It may be America’s largest organization for international aid, but the U.S. Agency for International Development’s humanitarian efforts are “strongly influenced, and often trumped by its mandate to advance American foreign policies,” according to a new book authored by a UWindsor political science professor.
“It’s no surprise that foreign aid from a government to another government, or to a group of people or a society elsewhere, is going to come with strings attached,” said Jamey Essex, an associate professor and author of a booked called Development, Security and Aid: Geopolitics and Geoeconomics at the U.S. Agency for International Development.
“But the actual way in which it happens, and what are the strings that are attached, and what is the geopolitical strategy of giving aid, has become much more explicit in the case of US AID in the past 10 years or so,” he added.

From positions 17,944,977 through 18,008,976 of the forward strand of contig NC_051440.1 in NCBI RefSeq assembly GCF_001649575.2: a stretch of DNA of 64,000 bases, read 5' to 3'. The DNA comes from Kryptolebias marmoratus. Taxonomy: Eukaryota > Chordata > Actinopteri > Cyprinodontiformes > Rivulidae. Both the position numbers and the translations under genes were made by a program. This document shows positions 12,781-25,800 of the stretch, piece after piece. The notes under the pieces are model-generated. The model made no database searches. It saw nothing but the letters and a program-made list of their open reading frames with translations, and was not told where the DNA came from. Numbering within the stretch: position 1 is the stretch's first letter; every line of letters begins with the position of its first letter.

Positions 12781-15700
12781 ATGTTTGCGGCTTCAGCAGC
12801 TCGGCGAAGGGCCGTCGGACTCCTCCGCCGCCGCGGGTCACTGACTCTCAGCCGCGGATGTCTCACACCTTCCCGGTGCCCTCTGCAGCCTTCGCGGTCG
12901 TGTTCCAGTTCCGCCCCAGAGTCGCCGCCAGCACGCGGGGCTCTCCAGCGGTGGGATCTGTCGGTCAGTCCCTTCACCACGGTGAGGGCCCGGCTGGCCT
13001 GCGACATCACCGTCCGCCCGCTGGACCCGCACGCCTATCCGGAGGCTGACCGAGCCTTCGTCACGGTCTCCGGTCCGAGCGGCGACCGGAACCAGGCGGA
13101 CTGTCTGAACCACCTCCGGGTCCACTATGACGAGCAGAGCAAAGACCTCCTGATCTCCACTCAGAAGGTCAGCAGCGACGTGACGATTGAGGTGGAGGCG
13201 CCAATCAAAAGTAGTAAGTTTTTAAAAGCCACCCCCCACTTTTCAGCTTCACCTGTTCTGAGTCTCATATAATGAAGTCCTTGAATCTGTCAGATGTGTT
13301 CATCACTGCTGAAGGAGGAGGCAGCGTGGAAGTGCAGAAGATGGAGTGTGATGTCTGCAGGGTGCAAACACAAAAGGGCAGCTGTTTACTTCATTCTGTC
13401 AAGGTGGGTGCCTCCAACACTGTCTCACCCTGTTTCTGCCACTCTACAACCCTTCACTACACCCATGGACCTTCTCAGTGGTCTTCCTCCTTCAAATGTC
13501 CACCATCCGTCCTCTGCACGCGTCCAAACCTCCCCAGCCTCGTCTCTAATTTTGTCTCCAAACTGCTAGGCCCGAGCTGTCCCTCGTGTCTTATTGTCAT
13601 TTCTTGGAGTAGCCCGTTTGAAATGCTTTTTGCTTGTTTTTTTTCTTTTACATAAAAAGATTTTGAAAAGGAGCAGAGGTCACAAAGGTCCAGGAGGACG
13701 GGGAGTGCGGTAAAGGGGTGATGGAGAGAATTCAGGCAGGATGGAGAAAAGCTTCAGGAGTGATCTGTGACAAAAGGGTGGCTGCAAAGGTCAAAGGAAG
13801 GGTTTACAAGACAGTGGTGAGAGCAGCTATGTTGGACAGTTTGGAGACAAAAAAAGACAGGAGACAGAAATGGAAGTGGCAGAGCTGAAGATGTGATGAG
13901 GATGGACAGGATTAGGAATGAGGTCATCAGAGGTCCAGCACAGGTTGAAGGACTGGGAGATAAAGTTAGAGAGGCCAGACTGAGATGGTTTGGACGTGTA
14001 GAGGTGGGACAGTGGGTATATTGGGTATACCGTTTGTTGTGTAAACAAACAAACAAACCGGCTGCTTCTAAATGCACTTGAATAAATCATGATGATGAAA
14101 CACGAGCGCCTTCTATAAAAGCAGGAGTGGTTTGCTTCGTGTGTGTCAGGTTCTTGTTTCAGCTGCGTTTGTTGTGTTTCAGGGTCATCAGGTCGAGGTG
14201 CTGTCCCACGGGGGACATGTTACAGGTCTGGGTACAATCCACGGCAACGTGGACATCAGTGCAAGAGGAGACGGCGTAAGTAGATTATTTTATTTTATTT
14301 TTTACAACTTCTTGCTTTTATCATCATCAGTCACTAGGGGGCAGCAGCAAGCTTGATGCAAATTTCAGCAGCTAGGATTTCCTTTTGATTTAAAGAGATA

Dr. Essex, whose areas of expertise include development, geography, agriculture and food, said that traditionally, diplomacy and defence were the ways the U.S. thought about national security, while development was seen as something secondary to those.
“They’ve elevated that in the last 10 years so that it’s actually become a plank of national security strategy,” he said.
US AID administrator Rajiv Shah once said that today’s aid recipients are tomorrow’s strongest trading partners, but the question of whether using aid as a method of creating new strategic allies is fundamentally objectionable is one that’s still up for debate, Essex said.
“That’s always the domestic political discussion around aid and how it’s managed and distributed,” he said. “Are we giving it to those who might be our enemies? Is it being wasted? Is it propping up dictators?
Essex will appear today on Research Matters, a weekly talk show that focuses on the work of University of Windsor researchers and airs every Thursday at 4:30 p.m. on CJAM 99.1 FM.